Daily Current Affairs 27-01-2024

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    India and France Strengthen Ties

    Syllabus: GS2/IR

    In Context

    • French President Emmanuel Macron was the Chief guest at the 75th Republic Day Celebration.

    Major Highlights of India and France Relations

    • Strategic Partnership: After India’s 1998 nuclear tests, France was the first country to initiate a Strategic Dialogue with India.
      • By displaying a greater understanding of India’s security compulsions as compared to other countries, France refused to impose bilateral sanctions on India. 
      • France was the first western country India signed a strategic partnership with. 
      • The year 2023  marked 25 years of India-France Strategic Partnership.
        • The comprehensive Roadmap between India and France, which was adopted  last year at Bastille Day, was classified under three pillars — Partnership for Security and Sovereignty; Partnership for the Planet; and Partnership for People.
    • Economic: Trade relations have witnessed steady growth, with bilateral trade reaching $13.4 Bn in 2022-23.
      • France is one of the largest investors in India with FDI inflow of US$ 659.77 million for FY 2022-23. 
      • For FY 2023-24, Indian exports to France totaled $3.06 billion and imports from France totaled $2.36 billion. 
    • Defence: Bilateral defence cooperation between the two sides is reviewed under Annual Defence Dialogue (Defence Minister level) and High Committee on Defence Cooperation (Secretary level).
      • P-75 Scorpene Deal 2005: An agreement for building six Scorpène submarines under technology transfer at Mazagaon Docks Ltd. in India with French help.
      • The procurement of Rafale jets as part of India’s air power is a testament to the deep defence ties.
      • Joint defense exercises between the Air forces (Garuda series) and the Armies (Shakti), Navies (Varuna) are conducted regularly.
    • Space: There’s a rich history of cooperation in the field of space for over 50 years between ISRO and the French Space Agency, Centre National D’Etudes Spatiales (CNES).
      • France remains a major supplier of components and equipment for the Indian space programme.
    • Energy Cooperation: In 2023, both leaders welcomed the progress made during discussions related to the Jaitapur Nuclear Power Project (JNPP). However, the progress here has been slow, though the first pact was agreed in 2008.
      • The two sides have also agreed to establish a partnership on Small Modular Reactors (SMR) and Advanced Modular Reactors (AMR).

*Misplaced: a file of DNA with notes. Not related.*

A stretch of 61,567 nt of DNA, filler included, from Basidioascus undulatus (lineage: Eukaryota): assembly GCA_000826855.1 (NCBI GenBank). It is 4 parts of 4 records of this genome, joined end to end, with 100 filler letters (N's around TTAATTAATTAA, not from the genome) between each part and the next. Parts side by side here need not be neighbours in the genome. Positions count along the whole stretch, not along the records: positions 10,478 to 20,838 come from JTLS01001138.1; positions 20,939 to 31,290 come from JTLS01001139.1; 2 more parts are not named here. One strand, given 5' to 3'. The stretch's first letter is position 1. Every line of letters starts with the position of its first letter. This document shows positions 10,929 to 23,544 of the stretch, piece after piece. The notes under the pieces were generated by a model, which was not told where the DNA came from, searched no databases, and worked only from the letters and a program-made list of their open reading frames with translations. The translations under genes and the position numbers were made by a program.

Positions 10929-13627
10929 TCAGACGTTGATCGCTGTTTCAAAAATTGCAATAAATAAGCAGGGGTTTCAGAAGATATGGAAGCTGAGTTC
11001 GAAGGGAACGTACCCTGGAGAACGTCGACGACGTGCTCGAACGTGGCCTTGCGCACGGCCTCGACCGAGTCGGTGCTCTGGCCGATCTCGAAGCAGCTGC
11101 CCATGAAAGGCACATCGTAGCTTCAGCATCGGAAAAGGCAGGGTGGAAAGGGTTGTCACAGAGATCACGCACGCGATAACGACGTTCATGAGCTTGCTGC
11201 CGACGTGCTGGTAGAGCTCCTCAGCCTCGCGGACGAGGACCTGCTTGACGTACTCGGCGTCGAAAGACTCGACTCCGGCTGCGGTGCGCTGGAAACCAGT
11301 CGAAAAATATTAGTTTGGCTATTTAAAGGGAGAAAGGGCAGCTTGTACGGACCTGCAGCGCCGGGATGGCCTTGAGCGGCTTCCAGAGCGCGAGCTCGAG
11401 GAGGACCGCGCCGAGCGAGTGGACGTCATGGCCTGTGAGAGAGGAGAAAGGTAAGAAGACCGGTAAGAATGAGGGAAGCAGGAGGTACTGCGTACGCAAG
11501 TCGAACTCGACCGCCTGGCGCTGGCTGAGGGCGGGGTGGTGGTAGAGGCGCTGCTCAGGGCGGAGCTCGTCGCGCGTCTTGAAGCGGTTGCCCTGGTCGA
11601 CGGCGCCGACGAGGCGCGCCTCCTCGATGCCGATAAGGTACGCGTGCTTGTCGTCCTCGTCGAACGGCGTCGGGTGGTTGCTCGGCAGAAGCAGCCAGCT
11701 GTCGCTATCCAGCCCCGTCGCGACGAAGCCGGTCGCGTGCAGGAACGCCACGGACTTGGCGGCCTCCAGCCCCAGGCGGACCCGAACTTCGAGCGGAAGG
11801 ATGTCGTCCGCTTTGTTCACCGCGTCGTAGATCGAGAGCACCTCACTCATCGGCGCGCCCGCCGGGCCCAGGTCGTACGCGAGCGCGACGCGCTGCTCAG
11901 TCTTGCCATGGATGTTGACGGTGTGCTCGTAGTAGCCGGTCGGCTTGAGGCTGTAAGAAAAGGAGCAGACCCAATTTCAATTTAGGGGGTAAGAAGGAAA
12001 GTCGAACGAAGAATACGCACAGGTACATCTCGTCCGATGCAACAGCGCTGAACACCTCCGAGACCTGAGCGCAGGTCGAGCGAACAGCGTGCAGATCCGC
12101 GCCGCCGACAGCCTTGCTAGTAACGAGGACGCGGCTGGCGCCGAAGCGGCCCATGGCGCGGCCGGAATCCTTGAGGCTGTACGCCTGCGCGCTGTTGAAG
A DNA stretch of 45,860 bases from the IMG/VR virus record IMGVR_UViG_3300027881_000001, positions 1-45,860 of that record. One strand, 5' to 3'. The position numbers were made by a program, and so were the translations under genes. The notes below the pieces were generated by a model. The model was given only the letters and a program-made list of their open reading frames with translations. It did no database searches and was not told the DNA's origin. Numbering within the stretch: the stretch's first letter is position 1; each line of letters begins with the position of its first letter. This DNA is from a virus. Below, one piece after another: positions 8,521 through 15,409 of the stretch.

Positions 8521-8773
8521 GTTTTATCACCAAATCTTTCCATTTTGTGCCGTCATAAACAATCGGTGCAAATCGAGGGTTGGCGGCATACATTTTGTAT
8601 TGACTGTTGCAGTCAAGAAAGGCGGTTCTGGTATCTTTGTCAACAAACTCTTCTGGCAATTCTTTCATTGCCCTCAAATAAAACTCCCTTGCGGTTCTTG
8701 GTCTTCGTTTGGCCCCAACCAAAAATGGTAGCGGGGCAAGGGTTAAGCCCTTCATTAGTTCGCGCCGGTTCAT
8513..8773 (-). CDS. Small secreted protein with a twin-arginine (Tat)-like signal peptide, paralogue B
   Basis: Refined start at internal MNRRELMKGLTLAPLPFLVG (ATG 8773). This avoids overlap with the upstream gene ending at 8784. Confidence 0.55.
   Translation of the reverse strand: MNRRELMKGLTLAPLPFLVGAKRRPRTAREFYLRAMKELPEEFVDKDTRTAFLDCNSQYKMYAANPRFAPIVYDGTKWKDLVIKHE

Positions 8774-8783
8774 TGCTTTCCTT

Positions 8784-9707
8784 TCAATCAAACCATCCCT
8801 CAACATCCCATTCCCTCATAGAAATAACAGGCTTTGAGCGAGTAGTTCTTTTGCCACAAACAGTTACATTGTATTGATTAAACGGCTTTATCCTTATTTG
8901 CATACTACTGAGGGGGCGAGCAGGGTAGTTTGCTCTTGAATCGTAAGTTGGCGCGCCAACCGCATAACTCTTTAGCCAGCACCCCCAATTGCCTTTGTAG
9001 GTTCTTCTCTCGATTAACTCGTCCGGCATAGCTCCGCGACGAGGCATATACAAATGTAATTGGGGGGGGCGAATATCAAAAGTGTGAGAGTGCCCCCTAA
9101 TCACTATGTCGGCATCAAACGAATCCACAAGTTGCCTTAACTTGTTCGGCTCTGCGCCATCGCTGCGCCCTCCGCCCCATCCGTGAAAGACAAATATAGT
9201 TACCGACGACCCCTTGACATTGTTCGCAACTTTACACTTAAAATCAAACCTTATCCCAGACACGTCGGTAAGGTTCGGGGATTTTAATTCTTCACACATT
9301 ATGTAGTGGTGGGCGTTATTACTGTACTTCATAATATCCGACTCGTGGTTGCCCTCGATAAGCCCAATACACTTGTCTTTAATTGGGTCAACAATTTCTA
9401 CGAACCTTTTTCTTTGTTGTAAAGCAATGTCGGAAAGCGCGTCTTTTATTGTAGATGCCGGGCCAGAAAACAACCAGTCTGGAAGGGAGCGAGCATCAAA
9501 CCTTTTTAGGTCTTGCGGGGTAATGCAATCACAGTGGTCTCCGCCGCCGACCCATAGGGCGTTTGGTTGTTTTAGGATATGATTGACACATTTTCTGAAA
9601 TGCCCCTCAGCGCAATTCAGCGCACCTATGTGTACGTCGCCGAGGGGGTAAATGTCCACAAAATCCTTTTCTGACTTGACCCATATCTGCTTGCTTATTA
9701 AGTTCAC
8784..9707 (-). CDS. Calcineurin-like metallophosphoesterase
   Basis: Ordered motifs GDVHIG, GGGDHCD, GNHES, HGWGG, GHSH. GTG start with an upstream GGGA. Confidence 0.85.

• The International Solar Alliance was launched jointly by India and France.
    • Education: It is estimated that there are about 10,000 Indian students in France. An agreement on mutual recognition of degrees was signed in 2018.
      • In 2023, it was agreed to increase the number of Indian students in France to 30,000 by 2030. 
    • Community in France: Mainland France has an estimated 1,19,000 Indian community (including NRIs) members, largely originating from erstwhile French colonies of Puducherry, Karaikal, Yanam, Mahe and Chandernagore and the States of Tamil Nadu, Gujarat and Punjab.
    • Tourism: About 2.5 lakh French travelled to India in 2019 while about 7 lakh Indians went to France for tourism.
      • Rajasthan continues to lead among all Indian destinations for French tourists. 
    • Support on international fora: France has continued to support India’s claim for permanent membership of the United Nations Security Council and the reforms of the United Nations.
      • France’s support was vital in India’s accession to the Missile Technology Control Regime (MTCR), Wassenaar Arrangement (WA) and Australia Group (AG). France continues to support India’s bid for accession to the Nuclear Suppliers Group (NSG).
      • India and France have resolved to work together for adoption of the Comprehensive Convention on International Terrorism (CCIT) in the UN.

    Future Outlook 

    • As we look ahead, the India-France relationship is poised for even greater heights as the Prime Minister’s state visit to France in 2023 marked a turning point in the bilateral relationship.
    • Closer ties with India can assist France in pursuing its interests in the Global South. 
    • Both countries recognize the strategic importance of continuing to enhance this partnership for maintaining regional stability and paving the way for advancements across several sectors of importance.
    • The current visit will give both countries an opportunity to discuss the Russia-Ukraine war, Israel-Hamas war, China’s assertiveness in the Indo-Pacific, and defence and security cooperation.

    Source: IE

    India’s First AI Unicorn

    Syllabus: GS3/Economy

    In Context

    • Ola group’s AI firm Krutrim is  India’s first artificial intelligence unicorn.
    • Krutrim has raised $50 million at a valuation of $1 billion in a funding round.

    What is a Unicorn?

    • Unicorn is a term used in the venture capital industry to describe a privately held startup company with a value of over $1 billion.